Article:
What Is a Paracentesis?

Paracentesis is a surgical procedure in which a needle is inserted into the peritoneal cavity – the space between the two membranes that separate the organs in the abdominal cavity from the abdominal wall – in order to remove excess peritoneal fluid, also known as ascitic fluid. This procedure, which is sometimes called an abdominal or ascites tap, may be used for diagnostic or therapeutic purposes.

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While the body normally maintains a sufficient supply of ascitic fluid as a lubricant and anti-inflammatory agent, a buildup of surplus fluid, called ascites, is a disorder that can be the result of infection, injury or a serious condition like cirrhosis of the liver or cancer. A paracentesis, and subsequent analysis of the withdrawn ascitic fluid, can help determine the underlying cause of the ascites. Peritoneal mesothelioma, a rare form of cancer caused primarily by the ingestion of asbestos fibers, is often accompanied by ascites in the peritoneal cavity.

Diagram of Ascites Drainage

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Uses with Peritoneal Mesothelioma

Patients with peritoneal mesothelioma-induced ascites might undergo a paracentesis to help verify the diagnosis, or more often, to alleviate stomach pain or difficulty breathing because of increased abdominal pressure caused by excessive fluid buildup (ascites).

Ascites develop in people with this disease because the peritoneal tumors cause a condition known as peritoneal carcinomatosis. This condition occurs when tumors are widespread throughout the abdomen. These tumors block the lymphatic system that normally regulates the flow of fluid in and out of the abdomen. Peritoneal mesothelioma tumors also weaken the endothelial cells in the abdominal wall. Endothelial cells normally function as barriers against various fluids in the walls of blood vessels. When these cells are weakened, fluids that contain protein and lipids (fat cells) leak out from blood vessels and accumulate in the peritoneal cavity.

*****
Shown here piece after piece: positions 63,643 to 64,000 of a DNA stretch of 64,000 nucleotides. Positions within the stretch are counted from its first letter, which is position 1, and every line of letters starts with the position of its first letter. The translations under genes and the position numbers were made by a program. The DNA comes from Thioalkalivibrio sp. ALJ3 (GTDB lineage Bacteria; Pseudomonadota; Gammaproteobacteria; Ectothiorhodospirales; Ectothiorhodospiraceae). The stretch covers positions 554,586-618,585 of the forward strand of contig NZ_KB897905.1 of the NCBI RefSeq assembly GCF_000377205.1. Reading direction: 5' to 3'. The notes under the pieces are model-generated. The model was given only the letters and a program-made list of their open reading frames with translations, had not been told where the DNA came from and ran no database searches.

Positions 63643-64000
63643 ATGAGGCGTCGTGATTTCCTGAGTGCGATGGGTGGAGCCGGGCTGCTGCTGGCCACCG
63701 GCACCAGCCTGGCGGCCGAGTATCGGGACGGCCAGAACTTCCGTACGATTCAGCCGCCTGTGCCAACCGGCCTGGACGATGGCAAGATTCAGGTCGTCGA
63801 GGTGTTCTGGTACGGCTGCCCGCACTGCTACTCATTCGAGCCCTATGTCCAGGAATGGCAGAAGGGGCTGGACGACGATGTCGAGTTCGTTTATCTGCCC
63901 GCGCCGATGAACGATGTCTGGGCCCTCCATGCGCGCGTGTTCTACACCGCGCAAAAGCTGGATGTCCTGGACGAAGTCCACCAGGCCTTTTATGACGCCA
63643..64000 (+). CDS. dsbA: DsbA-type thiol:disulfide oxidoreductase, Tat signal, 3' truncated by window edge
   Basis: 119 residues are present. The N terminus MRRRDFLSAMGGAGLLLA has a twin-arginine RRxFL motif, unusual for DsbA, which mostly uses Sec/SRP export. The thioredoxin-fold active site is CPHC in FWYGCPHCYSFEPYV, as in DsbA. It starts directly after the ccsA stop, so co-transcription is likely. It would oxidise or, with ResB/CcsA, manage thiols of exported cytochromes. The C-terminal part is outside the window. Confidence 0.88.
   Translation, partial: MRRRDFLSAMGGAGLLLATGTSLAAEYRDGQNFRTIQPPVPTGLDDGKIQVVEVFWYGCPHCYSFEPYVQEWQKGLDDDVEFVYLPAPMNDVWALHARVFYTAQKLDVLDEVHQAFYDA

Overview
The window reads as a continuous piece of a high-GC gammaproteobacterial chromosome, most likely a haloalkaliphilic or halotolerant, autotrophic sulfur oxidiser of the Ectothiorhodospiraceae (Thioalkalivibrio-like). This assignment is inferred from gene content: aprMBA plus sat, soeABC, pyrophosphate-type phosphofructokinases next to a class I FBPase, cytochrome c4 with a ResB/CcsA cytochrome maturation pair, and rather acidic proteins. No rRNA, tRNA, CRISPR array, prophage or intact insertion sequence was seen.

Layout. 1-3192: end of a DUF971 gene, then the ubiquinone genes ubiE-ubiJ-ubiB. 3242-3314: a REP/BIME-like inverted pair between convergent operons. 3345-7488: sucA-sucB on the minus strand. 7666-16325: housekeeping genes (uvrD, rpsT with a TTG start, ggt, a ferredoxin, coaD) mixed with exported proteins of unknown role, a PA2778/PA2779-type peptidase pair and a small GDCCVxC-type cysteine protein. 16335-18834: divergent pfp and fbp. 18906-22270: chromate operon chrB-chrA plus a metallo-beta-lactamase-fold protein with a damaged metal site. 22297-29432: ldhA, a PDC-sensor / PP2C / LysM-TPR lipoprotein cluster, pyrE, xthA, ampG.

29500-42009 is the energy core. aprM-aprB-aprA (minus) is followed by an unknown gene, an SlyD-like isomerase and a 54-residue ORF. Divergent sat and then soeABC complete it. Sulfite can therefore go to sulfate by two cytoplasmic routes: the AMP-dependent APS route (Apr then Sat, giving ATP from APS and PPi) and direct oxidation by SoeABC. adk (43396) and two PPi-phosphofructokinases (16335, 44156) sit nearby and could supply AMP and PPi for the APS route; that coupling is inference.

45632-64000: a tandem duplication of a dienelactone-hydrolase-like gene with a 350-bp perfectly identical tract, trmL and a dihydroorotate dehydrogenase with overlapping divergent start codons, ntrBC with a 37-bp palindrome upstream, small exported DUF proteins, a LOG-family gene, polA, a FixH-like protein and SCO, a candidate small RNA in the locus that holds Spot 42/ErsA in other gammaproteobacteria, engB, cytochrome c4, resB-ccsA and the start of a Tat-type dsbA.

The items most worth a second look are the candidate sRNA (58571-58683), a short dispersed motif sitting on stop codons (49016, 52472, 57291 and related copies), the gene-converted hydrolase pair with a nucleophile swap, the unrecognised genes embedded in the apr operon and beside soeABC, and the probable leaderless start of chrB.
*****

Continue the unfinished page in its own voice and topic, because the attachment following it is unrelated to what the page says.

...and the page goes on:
Paracentesis is effective in helping patients manage the symptoms of ascites. However, over time, the fluid may become loculated, meaning it builds up in smaller spaces in the abdomen and does not flow freely in the peritoneal cavity, making it more difficult to drain. When this occurs, the procedure loses some of its effectiveness in draining fluid, and doctors may develop an alternative method for controlling fluid buildup.

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When performing a diagnosis using this procedure, a smaller amount of fluid may be obtained in a syringe. Pathologists study the cells found in the drained ascitic fluid. As a diagnostic tool for peritoneal cancer, paracentesis is less reliable than a biopsy because the cells in the ascetic fluid can sometimes appear benign. Doctors may try to diagnose the disease through with this procedure before performing a laparoscopy to obtain a tissue sample (because biopsies help to make a more definitive diagnosis).

Unlike a peritonectomy, which is a major surgery used to remove cancerous tumors from the abdominal cavity, a paracentesis is a minor surgery and first-line treatment option that can improve the quality of life for a person with peritoneal mesothelioma. Since ascites often reoccur with peritoneal mesothelioma, repeated therapeutic paracenteses can be administered as palliative care in patients with advanced stages of this disease.